I'll level with you – I love a good moan, me. I certainly don't actively seek it, and the criteria by which I decide what is moan-worthy is very tough to satisfy, but if the opportunity comes along then you can bet your bottom dollar that I'm going to be all over it like the proverbial rash. It is therefore testament to the sense of hopelessness attached to being a Sunderland fan of late that I am utterly sick of moaning. It is doing my head in. I've had enough.
The way I figure it, there are three ways out of this for me. I shall list them in order of likelihood, starting with the most far-fetched scenario. Firstly, Sunderland could start winning some actual football matches. I know, I know, but I did warn you I was starting with the long-shot. Secondly, our new Texan overlord could rid us of Steve Bruce and his soul-crushing weekly sermons about what we are doing wrong as fans, delivered with the foul stench of belligerent self-satisfaction unbecoming of a man who has produced consistent relegation form for months on end. That last part wasn't a moan, by the way. It was a rant. Don't go confusing the two.
The third option presented itself on Sunday morning when I picked up a newspaper and read a report suggesting that Martin O'Neill was being lined up by Ellis Short to replace Bruce – I can dream.
For some, the thought of Martin O'Neill perhaps managing Sunderland is a difficult one to stomach. I can understand their argument. It is difficult to dispute a claim that O'Neill is a volatile man with a history of falling out with his employers. Robert Chase (the Norwich chairman O'Neill had a disagreement with in 1996 before walking out) and Randy Lerner would be likely to agree with that notion, certainly. Putting such a personality together in a working relationship with someone as no-nonsense as Ellis Short would certainly be a risk.
It would also be a fair assertion that the O'Neill 'brand' of football is not the most sophisticated. His basic formula of being big and strong all the way down the spine of the team, utilising the wings, and getting the ball forward quickly is unlikely to be winning any awards for football innovation. His detractors could also point at a number of somewhat dubious forays into the transfer market whilst at Villa which saw big money thrown away on the likes of Curtis Davies and Nigel Reo-Coker.
But whilst I accept those arguments, for me the positives of what O'Neill could bring here far out-weigh them. Obviously there is frustratingly little signs of a managerial change being imminent at the Stadium of Light, but should there be one then I would personally be looking no further. Firstly, he is a manager who has genuinely never been tarnished by failure. His record is one of delivering nothing but relative success to any club who appoint him, regardless of their stature.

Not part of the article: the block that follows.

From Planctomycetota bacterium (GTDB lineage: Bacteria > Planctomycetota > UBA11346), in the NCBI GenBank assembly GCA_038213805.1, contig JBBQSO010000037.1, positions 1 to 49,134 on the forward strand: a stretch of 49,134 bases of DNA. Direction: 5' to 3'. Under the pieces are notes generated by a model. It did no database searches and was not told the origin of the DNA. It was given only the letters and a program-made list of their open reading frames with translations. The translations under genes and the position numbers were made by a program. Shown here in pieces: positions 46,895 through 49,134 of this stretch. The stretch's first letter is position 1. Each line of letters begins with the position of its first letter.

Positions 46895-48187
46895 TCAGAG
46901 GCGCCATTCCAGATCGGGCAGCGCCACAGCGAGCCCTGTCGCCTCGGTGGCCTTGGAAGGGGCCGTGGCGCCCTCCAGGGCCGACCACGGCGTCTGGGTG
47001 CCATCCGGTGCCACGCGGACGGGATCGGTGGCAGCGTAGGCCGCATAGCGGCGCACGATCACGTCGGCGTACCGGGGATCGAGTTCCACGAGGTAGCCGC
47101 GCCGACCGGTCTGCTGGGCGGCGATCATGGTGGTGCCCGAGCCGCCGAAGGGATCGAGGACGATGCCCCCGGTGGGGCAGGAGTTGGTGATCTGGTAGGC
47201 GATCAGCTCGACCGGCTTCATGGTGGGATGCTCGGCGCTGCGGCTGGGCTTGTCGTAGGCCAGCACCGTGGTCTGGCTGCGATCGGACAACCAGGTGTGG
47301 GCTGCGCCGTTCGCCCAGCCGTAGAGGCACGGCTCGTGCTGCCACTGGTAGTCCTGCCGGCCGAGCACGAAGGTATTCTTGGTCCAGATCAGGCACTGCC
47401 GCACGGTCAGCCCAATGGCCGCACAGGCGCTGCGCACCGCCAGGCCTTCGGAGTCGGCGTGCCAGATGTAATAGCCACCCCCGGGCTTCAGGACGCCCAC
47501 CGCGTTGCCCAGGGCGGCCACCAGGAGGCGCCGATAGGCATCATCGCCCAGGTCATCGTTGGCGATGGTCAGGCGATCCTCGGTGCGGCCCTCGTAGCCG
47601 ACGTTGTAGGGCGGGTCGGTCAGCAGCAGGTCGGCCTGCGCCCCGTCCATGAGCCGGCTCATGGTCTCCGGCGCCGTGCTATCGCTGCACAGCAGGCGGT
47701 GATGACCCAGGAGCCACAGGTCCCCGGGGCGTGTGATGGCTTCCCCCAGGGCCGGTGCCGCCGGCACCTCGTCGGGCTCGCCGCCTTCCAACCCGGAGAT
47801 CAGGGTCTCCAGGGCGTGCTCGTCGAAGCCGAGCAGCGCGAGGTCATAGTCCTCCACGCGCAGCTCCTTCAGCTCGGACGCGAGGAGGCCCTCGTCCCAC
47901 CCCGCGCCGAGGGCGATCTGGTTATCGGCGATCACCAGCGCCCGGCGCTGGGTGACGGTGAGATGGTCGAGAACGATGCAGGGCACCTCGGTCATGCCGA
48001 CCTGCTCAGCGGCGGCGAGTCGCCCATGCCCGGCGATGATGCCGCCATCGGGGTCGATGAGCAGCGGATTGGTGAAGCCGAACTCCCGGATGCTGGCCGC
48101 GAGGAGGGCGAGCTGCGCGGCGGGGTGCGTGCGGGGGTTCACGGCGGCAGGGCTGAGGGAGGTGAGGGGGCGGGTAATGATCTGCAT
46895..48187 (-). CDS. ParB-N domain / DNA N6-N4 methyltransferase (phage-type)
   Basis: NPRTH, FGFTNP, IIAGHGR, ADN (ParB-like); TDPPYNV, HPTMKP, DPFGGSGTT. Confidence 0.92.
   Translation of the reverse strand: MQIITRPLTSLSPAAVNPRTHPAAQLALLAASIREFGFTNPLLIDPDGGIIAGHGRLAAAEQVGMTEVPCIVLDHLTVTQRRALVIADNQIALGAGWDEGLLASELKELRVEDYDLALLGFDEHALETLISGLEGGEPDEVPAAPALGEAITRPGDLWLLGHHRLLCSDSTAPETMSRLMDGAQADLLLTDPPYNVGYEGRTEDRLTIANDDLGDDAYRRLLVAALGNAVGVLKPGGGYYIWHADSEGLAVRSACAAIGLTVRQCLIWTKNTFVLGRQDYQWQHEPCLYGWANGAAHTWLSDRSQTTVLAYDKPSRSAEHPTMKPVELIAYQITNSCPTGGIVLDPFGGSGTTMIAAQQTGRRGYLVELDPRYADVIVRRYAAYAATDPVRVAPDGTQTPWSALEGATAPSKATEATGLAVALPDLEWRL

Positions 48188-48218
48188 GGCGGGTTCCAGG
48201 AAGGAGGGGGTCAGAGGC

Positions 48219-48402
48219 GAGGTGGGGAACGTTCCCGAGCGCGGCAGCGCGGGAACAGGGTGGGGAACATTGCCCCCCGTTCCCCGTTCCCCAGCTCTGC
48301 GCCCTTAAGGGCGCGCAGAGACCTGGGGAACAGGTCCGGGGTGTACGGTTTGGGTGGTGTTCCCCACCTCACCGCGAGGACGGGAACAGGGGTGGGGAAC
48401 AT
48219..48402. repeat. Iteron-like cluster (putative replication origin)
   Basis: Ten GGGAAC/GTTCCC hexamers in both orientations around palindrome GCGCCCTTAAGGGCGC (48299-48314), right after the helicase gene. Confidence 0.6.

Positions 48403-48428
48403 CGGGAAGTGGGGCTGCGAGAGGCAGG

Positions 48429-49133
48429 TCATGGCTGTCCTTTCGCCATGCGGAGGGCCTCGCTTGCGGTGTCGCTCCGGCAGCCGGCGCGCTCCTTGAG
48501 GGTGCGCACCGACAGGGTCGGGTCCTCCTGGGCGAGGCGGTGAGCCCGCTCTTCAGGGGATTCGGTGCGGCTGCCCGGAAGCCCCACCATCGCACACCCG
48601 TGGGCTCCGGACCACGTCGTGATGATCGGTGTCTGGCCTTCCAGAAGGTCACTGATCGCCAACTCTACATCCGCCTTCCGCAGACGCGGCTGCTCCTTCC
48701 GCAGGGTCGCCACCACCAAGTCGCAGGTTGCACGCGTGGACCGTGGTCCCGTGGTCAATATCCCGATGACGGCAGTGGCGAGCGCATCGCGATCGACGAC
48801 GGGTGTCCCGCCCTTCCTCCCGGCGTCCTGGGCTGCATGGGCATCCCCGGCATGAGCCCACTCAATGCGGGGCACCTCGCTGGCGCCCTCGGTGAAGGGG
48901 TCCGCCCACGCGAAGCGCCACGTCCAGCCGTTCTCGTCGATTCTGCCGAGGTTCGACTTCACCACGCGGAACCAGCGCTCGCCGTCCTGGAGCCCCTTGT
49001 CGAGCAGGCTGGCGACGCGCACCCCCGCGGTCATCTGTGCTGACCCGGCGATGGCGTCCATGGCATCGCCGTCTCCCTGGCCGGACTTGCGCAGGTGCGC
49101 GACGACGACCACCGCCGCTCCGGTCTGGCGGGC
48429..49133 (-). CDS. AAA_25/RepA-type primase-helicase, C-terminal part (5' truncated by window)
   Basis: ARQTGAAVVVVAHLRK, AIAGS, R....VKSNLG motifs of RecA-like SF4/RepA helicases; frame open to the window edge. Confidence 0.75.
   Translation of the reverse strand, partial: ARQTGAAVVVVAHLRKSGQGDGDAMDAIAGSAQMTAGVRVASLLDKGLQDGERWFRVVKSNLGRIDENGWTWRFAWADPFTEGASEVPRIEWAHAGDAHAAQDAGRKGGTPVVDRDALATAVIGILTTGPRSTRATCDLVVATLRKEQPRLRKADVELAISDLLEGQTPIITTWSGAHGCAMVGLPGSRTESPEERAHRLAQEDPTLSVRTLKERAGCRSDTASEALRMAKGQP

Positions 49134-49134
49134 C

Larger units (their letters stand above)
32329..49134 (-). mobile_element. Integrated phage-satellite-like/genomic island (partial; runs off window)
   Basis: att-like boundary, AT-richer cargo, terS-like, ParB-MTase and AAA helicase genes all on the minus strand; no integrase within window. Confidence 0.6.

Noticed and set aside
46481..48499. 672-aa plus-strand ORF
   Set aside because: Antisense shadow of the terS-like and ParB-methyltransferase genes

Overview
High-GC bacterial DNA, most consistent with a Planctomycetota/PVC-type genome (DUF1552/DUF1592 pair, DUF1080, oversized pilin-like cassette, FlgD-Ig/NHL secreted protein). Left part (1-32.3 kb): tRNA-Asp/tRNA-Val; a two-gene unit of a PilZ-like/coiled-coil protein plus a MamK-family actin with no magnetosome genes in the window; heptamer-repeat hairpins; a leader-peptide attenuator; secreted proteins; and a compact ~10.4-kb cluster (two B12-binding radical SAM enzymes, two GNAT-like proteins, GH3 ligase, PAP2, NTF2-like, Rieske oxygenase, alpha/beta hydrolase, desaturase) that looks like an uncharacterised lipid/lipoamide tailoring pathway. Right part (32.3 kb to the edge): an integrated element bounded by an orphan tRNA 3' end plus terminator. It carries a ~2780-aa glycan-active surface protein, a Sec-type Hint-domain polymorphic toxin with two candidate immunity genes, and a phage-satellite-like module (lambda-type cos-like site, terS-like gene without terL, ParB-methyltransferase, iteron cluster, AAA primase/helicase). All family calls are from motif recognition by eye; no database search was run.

Wycombe Wanderers had never even tasted league football before O'Neill turned up. He led Leicester City into Europe, established them in the top 10 of the Premier League for 4 years running, and delivered them the only two major trophies of their entire history. Many will say that dominating Scottish football with one of the two Glasgow giants is easy, but I dismiss that idea entirely. Winning games shouldn't be a problem for Celtic, but to dominate the division like they did under O'Neill is an achievement that shouldn't be underestimated. It took him just one year to do what no other Celtic manager had been able to achieve for over 30 years when he won a domestic treble, and it took a Jose Mourinho inspired Porto side to prevent him adding a European trophy to his collection 2 years later. Aston Villa were a top-6 fixture under his leadership.
As for his direct and somewhat simplistic football, well I for one would welcome it with open arms. Yes it may not be flashy, innovative, or especially sexy, but he has proven over a period of 20 years that it is hugely effective. And it isn't as if we are talking about some kind of football dinosaur who can be accused of being out of touch with the modern game given his recent successes in the Midlands. I don't think we can afford pretension at this club. We don't have the prestige, glamour, or widespread appeal that is required to sustain it. What we do have is the kind of raw passion in the stands that high-tempo, high-energy football can ignite, and that is precisely what an O'Neill team offers.
In fact, reading down a list of O'Neill's achievements in football pretty much doubles up as a list of Sunderland's current ambitions. Get established as a top half Premier League team, become a threat in cup competitions, and may be even be able to look forward to the odd European night to enjoy at the Stadium of Light. He has his flaws and he would bring an element of risk, but show me a manager who the very same doesn't apply to and I'll show you a manager way out of our league.
Whilst Bruce's position as manager appears secure for now and I freely admit this has been little other than a shameless piece of speculation as an excuse to get out of talking about anything actually happening at the club, a continuation of the current run of results will make seeking a replacement unavoidable. If it reaches that stage, then for me Martin O'Neill appears absolutely tailor-made for this club at this time. A fine manager, infectious enthusiasm and, most importantly, a track record of winning football matches. Now, back to that morale-sapping 'reality' thing...